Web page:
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The Effects are Forever, but It Does Get Better
By Lindsey

My name is Lindsey, and today I’m an educator. But between the ages of 12 and 16, I was a victim of relentless bullying. It started in junior high. My family moved to a new house and I ended up going to a different junior high than the friends I had gone to elementary school with, so I was basically the “new kid” at my junior high. As if that weren’t enough to make me stand out, I was also academically gifted, talented with music, and pretty decent at sports. The rich, popular girls noticed me right away. I was the target of their bullying for the next four years.

To be honest, I’ve always hated the word “bullying.” It’s not nearly strong enough to capture what happened to me. I was the victim of straight-up abuse. In fact, today I am diagnosed with post-traumatic stress disorder. I see a therapist every other week and take anti-depressant medication every day. My current therapist says what I went through was more extreme than most cases she’s seen, in part because it went on for so long. And, she understands that the past isn’t in the past for me. It’s as vivid as if it happened just a moment ago.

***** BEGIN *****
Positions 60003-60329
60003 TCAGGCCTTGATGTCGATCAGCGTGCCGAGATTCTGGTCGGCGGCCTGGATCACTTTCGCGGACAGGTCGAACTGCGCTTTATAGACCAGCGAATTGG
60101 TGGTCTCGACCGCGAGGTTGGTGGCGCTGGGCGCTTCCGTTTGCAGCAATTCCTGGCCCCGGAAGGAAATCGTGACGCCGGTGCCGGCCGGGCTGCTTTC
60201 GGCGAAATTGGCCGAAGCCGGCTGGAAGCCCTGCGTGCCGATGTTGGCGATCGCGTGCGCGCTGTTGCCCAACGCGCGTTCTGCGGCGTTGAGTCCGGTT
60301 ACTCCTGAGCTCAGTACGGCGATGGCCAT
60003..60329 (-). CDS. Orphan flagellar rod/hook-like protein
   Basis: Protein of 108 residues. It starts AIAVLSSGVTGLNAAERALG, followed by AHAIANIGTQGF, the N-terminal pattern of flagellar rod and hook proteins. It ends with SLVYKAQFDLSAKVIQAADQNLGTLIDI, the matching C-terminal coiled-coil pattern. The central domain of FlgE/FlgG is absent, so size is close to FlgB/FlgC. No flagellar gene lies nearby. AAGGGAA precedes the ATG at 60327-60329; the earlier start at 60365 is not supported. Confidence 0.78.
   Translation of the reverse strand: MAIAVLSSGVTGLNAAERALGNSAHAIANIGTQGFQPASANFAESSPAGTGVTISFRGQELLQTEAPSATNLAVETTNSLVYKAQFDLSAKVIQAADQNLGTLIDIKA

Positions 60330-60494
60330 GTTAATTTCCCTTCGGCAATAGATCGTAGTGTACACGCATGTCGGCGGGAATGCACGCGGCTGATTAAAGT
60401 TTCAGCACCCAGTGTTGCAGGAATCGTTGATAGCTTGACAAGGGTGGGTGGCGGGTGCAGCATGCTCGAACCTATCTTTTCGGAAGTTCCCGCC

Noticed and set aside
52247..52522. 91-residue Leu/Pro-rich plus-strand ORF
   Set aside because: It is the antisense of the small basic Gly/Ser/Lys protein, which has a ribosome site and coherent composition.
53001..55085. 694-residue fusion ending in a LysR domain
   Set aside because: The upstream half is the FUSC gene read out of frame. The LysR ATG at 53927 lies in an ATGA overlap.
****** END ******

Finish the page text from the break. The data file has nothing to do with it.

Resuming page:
It’s important to name our abusers and what they did to us. Mine were Katie, Hallie, Candice, Peggy, Darcy, and Emily. They all had some shade of bottled blonde hair and came from families more well-off than my own. Now, they didn’t just come up and punch me in the face once in a while. Sure, sometimes they kicked me in basketball practice, but the vast majority of their abuse was far more insidious than that. It was psychological and malicious–they destroyed my mind.

If someone tells you you’re stupid, ugly, annoying, and useless every day for years, you start to believe it. If they say terrible things about you to all of your classmates and make those classmates turn away from you, you start to think you don’t deserve friends. If they invent a new way to mock you each day, you start to question every move you make in a desperate attempt to avoid giving them ammo. After it goes on for long enough, it becomes a part of you, and there’s really no coming back. I’ve been seeing therapists for over 20 years, and no matter what, there is always this dark black hole in my gut that tells me I don’t deserve to be in this world.